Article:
Pope gunman freed

Mehmet Ali Agca, the man who shot and wounded Pope John Paul II in 1981, has been released from a Turkish prison.

    Agca in court in Turkey in 2000

    Agca, 48, was taken straight from jail to a military recruitment office, his lawyer said, because the Turkish army wants to claim him for missed service, a legal obligation for Turkish men.

    Mustafa Demirbag said: "We are now at the military recruitment office. The procedure for his military service has started. We are waiting for the results."

    Agca served 19 years in an Italian prison for the assassination attempt before being pardoned at the Pope's behest in 2000. He was then extradited to Turkey to serve a separate sentence in an Istanbul jail for robbery and murder.

    Under new Turkish laws, his time served in Italy was deducted from the 25 years left on his sentence in Turkey for the murder of Abdi Ipekci, a liberal newspaper editor, in 1979.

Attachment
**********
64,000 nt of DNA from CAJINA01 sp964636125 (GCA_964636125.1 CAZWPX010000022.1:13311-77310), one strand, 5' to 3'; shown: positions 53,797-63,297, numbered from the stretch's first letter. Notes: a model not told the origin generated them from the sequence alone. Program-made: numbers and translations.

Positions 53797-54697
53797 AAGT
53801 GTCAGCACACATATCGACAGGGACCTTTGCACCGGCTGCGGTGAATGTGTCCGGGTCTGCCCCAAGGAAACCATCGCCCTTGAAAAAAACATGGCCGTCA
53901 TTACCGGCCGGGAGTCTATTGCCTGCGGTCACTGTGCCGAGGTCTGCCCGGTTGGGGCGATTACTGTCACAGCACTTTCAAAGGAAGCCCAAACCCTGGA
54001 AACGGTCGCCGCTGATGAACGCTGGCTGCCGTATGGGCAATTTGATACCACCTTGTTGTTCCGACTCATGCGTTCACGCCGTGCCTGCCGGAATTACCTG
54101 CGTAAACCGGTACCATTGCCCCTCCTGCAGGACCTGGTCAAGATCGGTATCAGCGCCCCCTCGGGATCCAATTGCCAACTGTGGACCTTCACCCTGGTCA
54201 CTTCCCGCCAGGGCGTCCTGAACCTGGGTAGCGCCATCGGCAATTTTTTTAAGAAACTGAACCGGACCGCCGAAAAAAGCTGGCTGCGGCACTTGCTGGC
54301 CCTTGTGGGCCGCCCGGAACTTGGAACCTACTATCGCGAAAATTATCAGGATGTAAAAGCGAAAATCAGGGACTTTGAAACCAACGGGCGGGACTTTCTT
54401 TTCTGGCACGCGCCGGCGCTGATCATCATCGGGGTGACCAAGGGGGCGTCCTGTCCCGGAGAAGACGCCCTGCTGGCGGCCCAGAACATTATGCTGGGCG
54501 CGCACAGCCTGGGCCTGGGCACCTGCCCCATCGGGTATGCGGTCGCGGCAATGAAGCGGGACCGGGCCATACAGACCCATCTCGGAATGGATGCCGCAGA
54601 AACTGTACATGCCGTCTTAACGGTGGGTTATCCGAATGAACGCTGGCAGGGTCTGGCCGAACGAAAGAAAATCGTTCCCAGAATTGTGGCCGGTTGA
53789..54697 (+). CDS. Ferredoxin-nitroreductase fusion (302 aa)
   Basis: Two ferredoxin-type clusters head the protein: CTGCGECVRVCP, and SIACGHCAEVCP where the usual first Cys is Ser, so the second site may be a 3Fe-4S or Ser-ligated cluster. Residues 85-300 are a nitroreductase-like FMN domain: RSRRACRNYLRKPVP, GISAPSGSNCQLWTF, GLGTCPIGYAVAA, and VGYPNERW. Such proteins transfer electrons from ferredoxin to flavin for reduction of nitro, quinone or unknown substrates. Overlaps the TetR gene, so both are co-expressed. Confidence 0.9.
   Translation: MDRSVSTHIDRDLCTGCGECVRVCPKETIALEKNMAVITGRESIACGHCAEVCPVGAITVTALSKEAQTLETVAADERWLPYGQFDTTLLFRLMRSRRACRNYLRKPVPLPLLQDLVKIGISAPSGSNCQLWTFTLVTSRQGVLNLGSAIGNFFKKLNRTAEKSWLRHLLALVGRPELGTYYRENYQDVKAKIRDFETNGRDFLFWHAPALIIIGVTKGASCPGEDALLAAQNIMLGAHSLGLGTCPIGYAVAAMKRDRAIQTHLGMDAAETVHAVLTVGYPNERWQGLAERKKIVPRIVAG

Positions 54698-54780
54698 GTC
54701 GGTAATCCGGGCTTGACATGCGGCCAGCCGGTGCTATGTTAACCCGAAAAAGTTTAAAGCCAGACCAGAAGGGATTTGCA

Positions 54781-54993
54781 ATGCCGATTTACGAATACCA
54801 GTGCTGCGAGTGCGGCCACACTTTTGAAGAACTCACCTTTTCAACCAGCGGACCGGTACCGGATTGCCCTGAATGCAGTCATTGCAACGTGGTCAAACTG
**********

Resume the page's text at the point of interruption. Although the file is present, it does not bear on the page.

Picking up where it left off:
Agca has given conflicting reasons why he shot the Pope  St Peter's Square in Rome. At his trial in 1986, prosecutors tried but failed to prove that Agca had been hired by Bulgaria's secret service to kill the Pope on behalf of the Soviet Union.

    SOURCE: Reuters


    YOU MIGHT ALSO LIKE

    'We will cut your throats': The anatomy of Greece's lynch mobs

    The brutality of Greece's racist lynch mobs

    With anti-migrant violence hitting a fever pitch, victims ask why Greek authorities have carried out so few arrests.

    The rise of Pakistan's 'burger' generation

    The rise of Pakistan's 'burger' generation

    How a homegrown burger joint pioneered a food revolution and decades later gave a young, politicised class its identity.

    From Cameroon to US-Mexico border: 'We saw corpses along the way'

    'We saw corpses along the way'

    Kombo Yannick is one of the many African asylum seekers braving the longer Latin America route to the US.